From one of the greatest storytellers in modern times comes this classic collection of twenty-two works of fright and wonder unforgettable tales that will take you to where your darkest fears await. Whether it’s a mysterious impenetrable mist camouflaging bizarre, otherworldly terrors that could herald the destruction of humanity or an eerie-looking child s toy that harbors an unimaginable evil or four college students on a deserted lake encountering something that crosses the boundary of sanity or a man suddenly given the omnipotent ability to quite literally edit his own reality the extraordinary narratives found in Skeleton Crew are the enduring and irresistible proof that Stephen King is a true master of the short fiction form.
Skeleton Crew is my first true foray into Stephen King’s works of short fiction. I did read Hearts in Atlantis last year, but that is a cohesive collection of interconnected stories with recurring characters and themes. This collection of stories, originally published in 1985, brings together various short works from his career at the time, many of them previoiusly published on their own in magazines and other publications. Included in this collection is the more famous story “The Mist,” which has been adapted into a film and a TV series. It’s a novella in its own right, making up the first 200 or so pages of the book, followed by two poems and 19 short stories, for a total of 22 pieces of fiction.
I really enjoyed just how varied this collection was in terms of content. First off, there are plenty of stories that one might consider more classic King featuring cursed objects, eldritch family members, or encounters with deadly phenomena, most of which I found to be superb. I was especially excited to finally read “The Raft,” a story that held no surprises thanks to campfire retellings from my father when I was younger yet was still great to experience firsthand. “Gramma” was a harrowing tale I was unfamiliar with, told from the perspective of a young boy forced to stay home alone with his ailing grandmother. His anxieties about being home alone with her were effective enough, before the true horror started. “This Mist” is of course a well-deserved classic as well, doing a great job of capturing the varied reactions of everyday people to a crisis, with the exception of the religious zealot Mrs. Carmody, who was a bit much at some points. Not supernatural in the slightest, a special mention goes to “Survivor Type” for its use of body horror. It’s the only story that truly made me feel sick.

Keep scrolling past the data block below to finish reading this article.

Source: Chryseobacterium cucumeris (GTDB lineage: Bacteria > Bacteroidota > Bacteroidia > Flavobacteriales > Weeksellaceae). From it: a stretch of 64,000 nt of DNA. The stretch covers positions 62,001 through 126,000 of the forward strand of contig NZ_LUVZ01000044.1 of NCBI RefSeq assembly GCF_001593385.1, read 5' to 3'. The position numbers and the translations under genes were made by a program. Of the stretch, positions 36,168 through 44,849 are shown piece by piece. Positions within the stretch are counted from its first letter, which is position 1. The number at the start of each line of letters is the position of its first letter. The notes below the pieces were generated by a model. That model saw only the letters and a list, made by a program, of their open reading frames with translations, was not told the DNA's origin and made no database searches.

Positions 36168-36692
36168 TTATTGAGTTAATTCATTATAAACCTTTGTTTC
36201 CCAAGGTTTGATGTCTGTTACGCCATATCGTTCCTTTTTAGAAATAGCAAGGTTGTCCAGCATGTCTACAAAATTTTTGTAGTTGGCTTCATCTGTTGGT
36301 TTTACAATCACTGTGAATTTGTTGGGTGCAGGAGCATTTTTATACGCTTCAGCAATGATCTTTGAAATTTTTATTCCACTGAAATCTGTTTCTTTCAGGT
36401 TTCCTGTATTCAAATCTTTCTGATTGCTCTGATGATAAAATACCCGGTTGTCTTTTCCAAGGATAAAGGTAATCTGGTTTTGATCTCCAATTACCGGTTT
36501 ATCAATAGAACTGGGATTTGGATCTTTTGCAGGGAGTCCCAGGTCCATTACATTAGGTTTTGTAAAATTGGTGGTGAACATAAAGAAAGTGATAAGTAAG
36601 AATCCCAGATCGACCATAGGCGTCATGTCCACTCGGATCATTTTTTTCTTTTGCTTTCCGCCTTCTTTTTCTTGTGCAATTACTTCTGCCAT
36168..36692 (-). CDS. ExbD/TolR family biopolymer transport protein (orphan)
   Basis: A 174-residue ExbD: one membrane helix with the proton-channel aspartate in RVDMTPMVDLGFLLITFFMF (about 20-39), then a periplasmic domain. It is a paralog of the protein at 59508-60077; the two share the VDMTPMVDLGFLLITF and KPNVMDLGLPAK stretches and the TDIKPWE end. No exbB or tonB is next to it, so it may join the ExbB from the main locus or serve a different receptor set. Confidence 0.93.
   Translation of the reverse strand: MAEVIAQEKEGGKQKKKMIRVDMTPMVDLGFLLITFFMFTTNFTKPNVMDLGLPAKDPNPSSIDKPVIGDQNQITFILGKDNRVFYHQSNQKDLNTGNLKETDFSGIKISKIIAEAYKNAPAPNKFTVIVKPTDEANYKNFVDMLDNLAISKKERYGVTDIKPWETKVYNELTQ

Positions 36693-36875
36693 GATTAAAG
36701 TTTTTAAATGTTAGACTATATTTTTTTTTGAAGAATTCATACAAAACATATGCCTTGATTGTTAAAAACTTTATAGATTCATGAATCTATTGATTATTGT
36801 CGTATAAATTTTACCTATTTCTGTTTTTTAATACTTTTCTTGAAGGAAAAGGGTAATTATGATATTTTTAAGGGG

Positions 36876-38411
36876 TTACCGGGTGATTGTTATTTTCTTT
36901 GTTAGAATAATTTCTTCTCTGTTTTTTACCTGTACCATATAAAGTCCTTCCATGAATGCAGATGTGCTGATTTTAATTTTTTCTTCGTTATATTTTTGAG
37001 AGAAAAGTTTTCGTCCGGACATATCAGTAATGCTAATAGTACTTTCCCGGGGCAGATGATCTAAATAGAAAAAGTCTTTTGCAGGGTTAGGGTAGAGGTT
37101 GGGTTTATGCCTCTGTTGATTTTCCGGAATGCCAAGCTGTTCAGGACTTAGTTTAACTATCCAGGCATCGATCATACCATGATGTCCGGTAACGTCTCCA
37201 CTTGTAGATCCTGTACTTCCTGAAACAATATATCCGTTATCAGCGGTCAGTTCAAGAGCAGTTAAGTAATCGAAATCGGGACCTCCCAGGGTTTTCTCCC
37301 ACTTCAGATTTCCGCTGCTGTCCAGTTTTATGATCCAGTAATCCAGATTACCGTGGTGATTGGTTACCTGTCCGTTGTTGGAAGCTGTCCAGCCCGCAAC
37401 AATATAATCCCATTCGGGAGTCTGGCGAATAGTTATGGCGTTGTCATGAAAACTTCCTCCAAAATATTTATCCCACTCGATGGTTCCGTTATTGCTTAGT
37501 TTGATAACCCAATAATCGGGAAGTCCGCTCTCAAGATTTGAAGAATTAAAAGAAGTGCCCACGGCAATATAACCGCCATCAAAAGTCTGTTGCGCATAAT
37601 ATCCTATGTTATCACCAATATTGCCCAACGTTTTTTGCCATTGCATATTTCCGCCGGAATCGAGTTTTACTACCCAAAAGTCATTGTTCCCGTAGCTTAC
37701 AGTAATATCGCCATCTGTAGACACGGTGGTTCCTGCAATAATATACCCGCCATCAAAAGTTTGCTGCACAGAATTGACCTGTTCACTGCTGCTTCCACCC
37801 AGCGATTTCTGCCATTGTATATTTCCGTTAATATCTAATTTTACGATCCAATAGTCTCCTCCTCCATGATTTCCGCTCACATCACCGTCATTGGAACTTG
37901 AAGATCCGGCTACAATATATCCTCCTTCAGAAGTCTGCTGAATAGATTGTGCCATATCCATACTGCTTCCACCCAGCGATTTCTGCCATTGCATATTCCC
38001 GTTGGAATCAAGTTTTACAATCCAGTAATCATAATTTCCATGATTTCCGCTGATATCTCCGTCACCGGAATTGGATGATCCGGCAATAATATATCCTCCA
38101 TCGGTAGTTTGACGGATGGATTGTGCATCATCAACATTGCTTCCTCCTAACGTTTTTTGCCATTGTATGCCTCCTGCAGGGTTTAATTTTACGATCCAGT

There is more to it that those, however, with other stories exploring more of the bizarre or otherworldly, violent crime, and a few cases of science fiction. Horror is definitely his forte, but I love being reminded of how good of a storyteller he is in general. Tales like “Mrs. Todd’s Shortcut” or “The Ballad of the Flexible Bullet” are not really horror at all, the former dealing with strange phenomena on the back roads of Maine allowing a woman to take seemingly impossible shortcuts, while the latter explores the pressures of success and descents into insanity with just a hint of the otherworldly at play. “The Man Who Would Not Shake Hands” reads more like an old-fashioned tale of intrigue too, with a tragic supernatural twist to it.
There are only two—maybe three—stories I would consider science fiction, but they especially stood out to me. “The Jaunt” is a story about the wonders of teleportation, possessing one horrific drawback that gets built to in a predictable yet enjoyable fashion. The other is “Beach World,” a tale of two men whose ship crashes on a planet covered completely in sand. One of the pair becomes fixated on the idea that it is in fact a beach, though there is no ocean, and refuses to eat, drink, or even move once he’s planted his feet on it. It’s a really bizarre and troubling story that will definitely stay with me. There are references to the Beach Boys and beach-day activities that are silly in a way that adds to the tension of their situation.
King has a way with characters that I always enjoy. Occasionally voices sound a little similar; he has a distinct style that makes certain protagonists, but especially background characters sound similar to others in his stories. Most of the time I do not find this to be a detriment. Beyond that, he’s just great at adding little details that give characters a unique feeling to them. Particularly I think of the love/hate between Deke and Randy in “The Raft.” Randy resents Deke’s confidence and charisma with women, to the point where it is said he would never bring a girl he was in love with anywhere near him, yet there is a genuine care they seem to have for one another that doesn’t crumble under duress. It may not matter much with how the story eventually ends, but it helped to elevate the characters to more than just victims adjacent to each other in a desperate situation.
If you’re curious about reading some Stephen King Skeleton Crew is a pretty great collection of stories to test the waters with. It also offers a certain look at his earlier writing career, as none of these were written after 1985. The horror stories are great, made even better by tales of desperation, intrigue, and crime that show more of King’s range. I’d say the weakest parts are his poems, which did nothing particular for me, but there were only a couple of those that were not so long that they bothered me either.
My rating: 4 out of 5